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The use of molecular probes for the characterization of nanoporous adsorbents

Sing, Kenneth S. W. and Williams, Ruth T. (2004). The use of molecular probes for the characterization of nanoporous adsorbents. Particle and Particle Systems Characterization, 21(2) pp. 71–79.

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Molecular probes can be employed in three different ways for the characterization of nanoporous adsorbents. The simplest approach is to use a range of globular nonpolar molecules of different diameter in order to assess the effective size of the pore entrances in a molecular sieve. For this purpose, conventional gas adsorption (static or dynamic measurements) or gas chromatographic techniques can be used. The aim of the second approach is to characterize the nanopore structure with the aid of nitrogen adsorption at 77 K together with isotherm and adsorption energy measurements with a variety of adsorptives of different molecular size, shape and polarity. The third approach is to make use of polar probe molecules (notably water and alcohols) to investigate the surface chemistry and stability of the adsorbent.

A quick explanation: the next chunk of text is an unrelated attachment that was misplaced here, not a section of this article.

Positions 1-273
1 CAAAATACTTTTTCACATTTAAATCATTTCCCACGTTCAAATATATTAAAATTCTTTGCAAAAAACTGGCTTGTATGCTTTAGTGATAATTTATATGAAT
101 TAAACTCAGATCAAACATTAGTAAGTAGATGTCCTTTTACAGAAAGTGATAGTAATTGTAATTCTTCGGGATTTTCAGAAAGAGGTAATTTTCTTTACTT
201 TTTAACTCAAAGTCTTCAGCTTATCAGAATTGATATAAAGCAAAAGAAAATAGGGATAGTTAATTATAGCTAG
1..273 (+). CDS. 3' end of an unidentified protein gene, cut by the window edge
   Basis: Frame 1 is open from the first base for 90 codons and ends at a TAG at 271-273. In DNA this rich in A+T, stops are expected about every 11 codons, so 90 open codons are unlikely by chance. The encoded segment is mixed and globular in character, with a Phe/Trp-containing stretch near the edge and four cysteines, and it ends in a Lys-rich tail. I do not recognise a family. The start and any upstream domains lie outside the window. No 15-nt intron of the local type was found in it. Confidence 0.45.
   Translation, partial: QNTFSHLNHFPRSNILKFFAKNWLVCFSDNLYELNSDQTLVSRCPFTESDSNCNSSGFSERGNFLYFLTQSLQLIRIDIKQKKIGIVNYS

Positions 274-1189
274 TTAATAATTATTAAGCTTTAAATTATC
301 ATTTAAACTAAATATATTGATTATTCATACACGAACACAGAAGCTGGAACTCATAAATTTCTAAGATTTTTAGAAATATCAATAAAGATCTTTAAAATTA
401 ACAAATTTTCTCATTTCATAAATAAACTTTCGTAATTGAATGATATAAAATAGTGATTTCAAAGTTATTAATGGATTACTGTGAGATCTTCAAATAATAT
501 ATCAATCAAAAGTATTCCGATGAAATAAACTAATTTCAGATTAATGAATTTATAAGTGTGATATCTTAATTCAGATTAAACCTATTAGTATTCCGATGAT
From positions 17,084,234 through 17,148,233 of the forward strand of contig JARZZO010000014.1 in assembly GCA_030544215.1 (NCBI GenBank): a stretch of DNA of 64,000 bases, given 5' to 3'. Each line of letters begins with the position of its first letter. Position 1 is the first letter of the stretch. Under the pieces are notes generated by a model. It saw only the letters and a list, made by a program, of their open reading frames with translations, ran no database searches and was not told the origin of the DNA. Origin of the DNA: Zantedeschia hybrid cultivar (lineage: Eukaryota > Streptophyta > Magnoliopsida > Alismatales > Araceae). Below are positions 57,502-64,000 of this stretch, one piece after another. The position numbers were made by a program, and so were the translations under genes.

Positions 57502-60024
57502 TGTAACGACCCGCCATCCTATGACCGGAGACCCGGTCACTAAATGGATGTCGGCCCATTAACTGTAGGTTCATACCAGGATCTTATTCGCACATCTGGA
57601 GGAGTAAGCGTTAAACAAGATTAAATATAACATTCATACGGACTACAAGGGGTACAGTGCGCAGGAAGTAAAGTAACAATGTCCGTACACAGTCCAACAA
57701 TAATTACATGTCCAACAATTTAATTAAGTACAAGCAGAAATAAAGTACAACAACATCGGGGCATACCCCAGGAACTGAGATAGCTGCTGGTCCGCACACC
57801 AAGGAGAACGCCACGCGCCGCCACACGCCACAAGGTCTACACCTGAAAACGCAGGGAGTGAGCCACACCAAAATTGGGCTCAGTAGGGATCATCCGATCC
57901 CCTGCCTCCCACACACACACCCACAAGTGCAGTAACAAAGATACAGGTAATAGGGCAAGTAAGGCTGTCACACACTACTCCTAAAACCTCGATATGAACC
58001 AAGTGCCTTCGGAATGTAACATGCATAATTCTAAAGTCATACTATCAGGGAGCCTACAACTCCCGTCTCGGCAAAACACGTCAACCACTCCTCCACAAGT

Item Type: Journal Article
Copyright Holders: 2004 WILEY-VCH Verlag GmbH&Co. KGaA, Weinheim
ISSN: 1521-4117
Keywords: adsorption; molecular probes; nanopores; physisorption; sorption
Academic Unit/Department: Science > Life, Health and Chemical Sciences
Interdisciplinary Research Centre: Biomedical Research Network (BRN)
Item ID: 4274
Depositing User: Ruth T. Williams
Date Deposited: 04 Jul 2006
Last Modified: 10 Mar 2014 10:39
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